Rules for Entries
- Eligibility of Exhibitors: Unless otherwise stated, only members of the Society may compete.
- Eligibility of Exhibits – plants: All plants exhibited in the on-line show must be the bona fide property of the exhibitor, growing in a container or in the exhibitor’s own garden. They must have been photographed during the period 1 October 2017 to 24 December 2018 (This extended period is to facilitate entries from members in the Southern Hemisphere.)
- Eligibility of Exhibits – photographs: The photograph used to portray the exhibitor’s entry need not have been taken by the Exhibitor. This is not a photographic competition – the quality of the photograph is not being judged but it should be good enough to do justice to the plant being exhibited – if only part of a plant, a single flower or an obviously ‘enhanced’ photo is entered, the exhibit will be down-pointed.
- Multiple Entries – in a class: Only one entry per registered user is permitted in each class.
- Multiple Entries – in different classes: The same plant can be entered in more than one class where appropriate – for example, in the ‘Primula’ class and in the ‘Rock Plant in Flower’ class, though it would be preferable to use a different image, even of the same plant.
- Closing of Entries: Entries will close on Christmas Eve (24 December), at 5.00pm GMT.
- Judging: Entries will be judged over the Christmas and New Year period and results will be announced early in January.
- Viewing of Entries – before judging: Up to 24 December, the only information available about a class will be the total number of entries as well as a view of a logged-in member’s own entry in that class. It will be possible to replace an entry in a class.
- Viewing of Entries – during judging: During the judging period, it will be possible to view all the entries in the Show, but at this stage, all exhibits will be anonymous.
- Viewing of Entries – after judging: After judging is completed, it will be possible to view all the entries together with the names of the exhibitors and the results of the judging.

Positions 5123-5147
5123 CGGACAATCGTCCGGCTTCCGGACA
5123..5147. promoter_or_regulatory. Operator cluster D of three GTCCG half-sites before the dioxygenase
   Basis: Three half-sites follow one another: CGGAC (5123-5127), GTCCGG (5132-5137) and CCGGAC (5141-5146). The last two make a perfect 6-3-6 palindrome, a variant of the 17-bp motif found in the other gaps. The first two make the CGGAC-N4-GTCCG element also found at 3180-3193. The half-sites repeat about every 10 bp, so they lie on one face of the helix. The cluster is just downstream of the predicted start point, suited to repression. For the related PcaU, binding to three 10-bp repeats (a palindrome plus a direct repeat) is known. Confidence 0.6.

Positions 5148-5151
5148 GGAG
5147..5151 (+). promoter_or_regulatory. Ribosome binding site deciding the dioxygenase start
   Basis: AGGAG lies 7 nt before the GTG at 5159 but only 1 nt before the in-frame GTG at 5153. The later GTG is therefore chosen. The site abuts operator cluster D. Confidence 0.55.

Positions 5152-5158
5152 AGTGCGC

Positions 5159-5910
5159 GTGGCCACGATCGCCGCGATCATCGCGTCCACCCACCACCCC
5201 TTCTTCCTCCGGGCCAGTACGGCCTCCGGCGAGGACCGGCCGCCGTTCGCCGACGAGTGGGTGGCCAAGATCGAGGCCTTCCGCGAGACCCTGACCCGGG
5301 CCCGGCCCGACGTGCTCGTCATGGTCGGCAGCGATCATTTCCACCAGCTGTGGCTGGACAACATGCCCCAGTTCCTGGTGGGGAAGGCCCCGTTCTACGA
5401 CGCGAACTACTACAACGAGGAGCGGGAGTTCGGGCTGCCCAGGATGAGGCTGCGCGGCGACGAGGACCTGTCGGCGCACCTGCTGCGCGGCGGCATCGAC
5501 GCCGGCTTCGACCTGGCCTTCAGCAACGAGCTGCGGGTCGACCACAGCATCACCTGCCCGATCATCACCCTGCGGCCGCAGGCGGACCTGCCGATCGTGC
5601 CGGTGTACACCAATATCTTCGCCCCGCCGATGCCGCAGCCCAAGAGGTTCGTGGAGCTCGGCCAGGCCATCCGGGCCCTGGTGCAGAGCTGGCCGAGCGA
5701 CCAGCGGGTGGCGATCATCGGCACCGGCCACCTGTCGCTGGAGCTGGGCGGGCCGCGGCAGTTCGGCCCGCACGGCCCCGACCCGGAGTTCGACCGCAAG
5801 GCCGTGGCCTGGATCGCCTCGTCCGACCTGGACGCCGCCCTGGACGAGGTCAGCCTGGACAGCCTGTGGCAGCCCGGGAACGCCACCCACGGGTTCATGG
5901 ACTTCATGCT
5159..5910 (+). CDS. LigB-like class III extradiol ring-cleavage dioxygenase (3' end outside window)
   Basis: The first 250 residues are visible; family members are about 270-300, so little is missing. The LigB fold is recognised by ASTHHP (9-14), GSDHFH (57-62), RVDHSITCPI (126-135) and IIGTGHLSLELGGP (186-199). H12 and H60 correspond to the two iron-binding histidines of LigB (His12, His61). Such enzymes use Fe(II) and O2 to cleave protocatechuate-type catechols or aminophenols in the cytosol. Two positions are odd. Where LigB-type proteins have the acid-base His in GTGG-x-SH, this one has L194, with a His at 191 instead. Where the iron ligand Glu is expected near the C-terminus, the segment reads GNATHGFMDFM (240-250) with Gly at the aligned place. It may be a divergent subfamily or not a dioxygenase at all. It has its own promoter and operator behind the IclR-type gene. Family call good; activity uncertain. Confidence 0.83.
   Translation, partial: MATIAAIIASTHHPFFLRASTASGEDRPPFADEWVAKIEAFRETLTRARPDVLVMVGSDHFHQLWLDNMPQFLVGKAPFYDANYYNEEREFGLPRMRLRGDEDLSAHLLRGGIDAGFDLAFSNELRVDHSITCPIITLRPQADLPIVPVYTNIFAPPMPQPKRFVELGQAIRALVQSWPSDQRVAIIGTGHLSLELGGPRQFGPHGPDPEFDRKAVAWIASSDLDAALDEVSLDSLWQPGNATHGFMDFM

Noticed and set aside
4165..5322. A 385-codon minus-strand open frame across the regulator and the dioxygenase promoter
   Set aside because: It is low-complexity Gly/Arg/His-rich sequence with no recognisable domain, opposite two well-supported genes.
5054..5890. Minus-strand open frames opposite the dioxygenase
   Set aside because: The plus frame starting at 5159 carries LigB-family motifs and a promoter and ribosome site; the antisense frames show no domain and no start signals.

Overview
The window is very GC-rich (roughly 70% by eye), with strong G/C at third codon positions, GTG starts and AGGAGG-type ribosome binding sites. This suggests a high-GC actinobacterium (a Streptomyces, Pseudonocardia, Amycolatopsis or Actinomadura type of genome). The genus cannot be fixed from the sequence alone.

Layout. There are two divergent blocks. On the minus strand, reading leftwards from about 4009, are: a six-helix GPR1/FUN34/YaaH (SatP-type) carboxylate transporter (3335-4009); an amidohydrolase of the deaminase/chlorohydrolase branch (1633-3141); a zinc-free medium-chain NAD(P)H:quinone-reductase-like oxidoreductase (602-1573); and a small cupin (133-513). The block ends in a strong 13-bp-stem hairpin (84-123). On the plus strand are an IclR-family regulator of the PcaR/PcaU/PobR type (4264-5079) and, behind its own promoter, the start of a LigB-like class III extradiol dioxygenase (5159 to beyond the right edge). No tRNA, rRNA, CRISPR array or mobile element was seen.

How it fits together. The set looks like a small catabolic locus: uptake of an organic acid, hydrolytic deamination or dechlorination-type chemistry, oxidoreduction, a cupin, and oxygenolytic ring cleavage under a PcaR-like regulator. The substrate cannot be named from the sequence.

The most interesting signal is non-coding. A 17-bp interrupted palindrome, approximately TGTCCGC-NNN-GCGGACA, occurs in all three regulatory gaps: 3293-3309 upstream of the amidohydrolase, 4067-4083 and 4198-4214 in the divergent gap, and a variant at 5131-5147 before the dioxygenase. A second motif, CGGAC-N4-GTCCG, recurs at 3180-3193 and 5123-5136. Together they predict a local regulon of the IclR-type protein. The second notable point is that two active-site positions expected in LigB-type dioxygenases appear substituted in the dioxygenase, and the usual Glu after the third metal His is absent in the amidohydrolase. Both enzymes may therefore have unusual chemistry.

- Definition of “Alpine or rock garden plant”: The term covers all plants, including shrubs, suitable for cultivation in a rock garden of moderate size or in an unheated frame or alpine house. It excludes any plants which will not survive an average British winter under such conditions but includes many plants which do not necessarily grow in mountainous regions. Larger species may be shown but 'suitability' will be taken into account when comparing with those of a more moderate size.
- Conservation: It is the responsibility of the exhibitor to check or monitor the origin or source of any plant exhibited on the website and/or thereby featured in the Bulletin. It should be noted that plants grown from seed of CITES protected plants are also governed by the rules of CITES. The AGS accepts no legal responsibility for the origin or source of any such plant so exhibited. The AGS strongly supports the aims of CITES.
- Number of Plants shown in an Entry: Unless otherwise stated, only one species, one variety of a species, or one hybrid, may be shown as an entry ( the main plant being taken as the subject), but an entry may contain more than one specimen; unless the entry states that the plants shown were raised from seed deliberately by, or in the garden of the exhibitor
- Naming of Plants: Plants should be clearly named when entered. Additional notes may indicate if the plant has been raised from seed, the parentage or country of origin, but nothing else. Errors in naming, will not disqualify unless it renders the entry NAS.